[Tutor] Code structure help

Peter Otten __peter__ at web.de
Fri Mar 11 15:57:20 CET 2011

Martin De Kauwe wrote:

> Note I have cross posted this as I have only just found this mailing list
> and perhaps it is the more appropriate place (I am not sure)?

I think your question is appropriate for both lists, it just wasn't sexy 
enough for anyone on c.l.py to answer ;)
> I have been working on re-writing a model in python. However I am not sure
> how easy on the eye my final structure is and would appreciate any
> constructive comments/suggestions. So broadly the model estimates how
> plants grow using a number of related sub functions which I have grouped
> into classes and they all live in separate files. My main issue at the
> moment is I think I have a lot of verbose class instances but I really
> can't see a better way to do it. Is there a better way? How do other
> people do similar things? I am talking largely about the instances in the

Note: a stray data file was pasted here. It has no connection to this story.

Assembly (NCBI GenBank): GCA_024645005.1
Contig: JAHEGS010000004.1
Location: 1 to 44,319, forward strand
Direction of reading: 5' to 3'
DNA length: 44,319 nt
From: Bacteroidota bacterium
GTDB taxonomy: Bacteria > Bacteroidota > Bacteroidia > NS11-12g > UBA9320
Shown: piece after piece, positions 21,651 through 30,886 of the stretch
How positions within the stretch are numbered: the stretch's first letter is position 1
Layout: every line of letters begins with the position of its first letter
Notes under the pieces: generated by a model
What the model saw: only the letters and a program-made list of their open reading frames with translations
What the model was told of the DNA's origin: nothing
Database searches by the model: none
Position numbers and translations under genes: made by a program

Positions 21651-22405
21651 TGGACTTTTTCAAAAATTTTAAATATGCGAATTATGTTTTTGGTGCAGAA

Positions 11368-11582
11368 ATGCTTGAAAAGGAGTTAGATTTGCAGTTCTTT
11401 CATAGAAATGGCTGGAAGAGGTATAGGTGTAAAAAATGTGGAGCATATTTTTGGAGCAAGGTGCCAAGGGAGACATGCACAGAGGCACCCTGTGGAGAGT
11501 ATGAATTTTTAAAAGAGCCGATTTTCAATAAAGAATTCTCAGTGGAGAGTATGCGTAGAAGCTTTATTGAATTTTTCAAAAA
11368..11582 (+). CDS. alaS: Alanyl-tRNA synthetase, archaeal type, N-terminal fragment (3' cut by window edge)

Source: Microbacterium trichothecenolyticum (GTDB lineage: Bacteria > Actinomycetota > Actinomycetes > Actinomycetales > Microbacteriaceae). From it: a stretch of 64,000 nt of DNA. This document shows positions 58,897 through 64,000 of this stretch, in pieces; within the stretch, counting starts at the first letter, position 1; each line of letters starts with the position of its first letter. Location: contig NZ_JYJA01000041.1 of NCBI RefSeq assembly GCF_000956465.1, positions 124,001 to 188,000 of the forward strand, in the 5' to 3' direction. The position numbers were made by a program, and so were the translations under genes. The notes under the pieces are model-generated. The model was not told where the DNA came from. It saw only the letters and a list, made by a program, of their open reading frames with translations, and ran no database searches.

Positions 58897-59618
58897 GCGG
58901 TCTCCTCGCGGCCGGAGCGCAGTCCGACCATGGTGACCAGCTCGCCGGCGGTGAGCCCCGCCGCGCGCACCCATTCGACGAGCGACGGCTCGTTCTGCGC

> method run_sim

Random remarks:

>         pg = PlantGrowth(self.control, self.params, self.state,
>                                         self.fluxes, self.met_data)

I'd prefer your code to be even more verbose here; no two-letter variables 
for anything that is non-generic. 

>             # plant growth
>             pg.grow(project_day, self.date, leafnc)

With the construction in mind that is actually

>             # plant growth
>             plant_growth.grow(project_day, self.date, leafnc)

but plant_grows.grow() does not make a lot of sense, and the comment is 
superfluous as it just undoes the abbreviation instead of explaining what is 
going on.

>         for i in self.met_data.doy:
>             project_day = i - 1

>             self.increment_date()

I'd iterate over the project_day-s directly if possible

        for project_day in self.project_days():

>             # calculate model decay rates
>             dc.decay_rates()

A lot of methods don't take any arguments and return nothing. I'm guessing 
that they modify the state that you passed to the initializer. I prefer 
these modifications to be explicit if feasible, e. g.

             state = dc.decay_rates(state)

where of course state is a placeholder for the actual variables that are 
necessary to do the calculations.

The big picture? I'll leave that for someone else.

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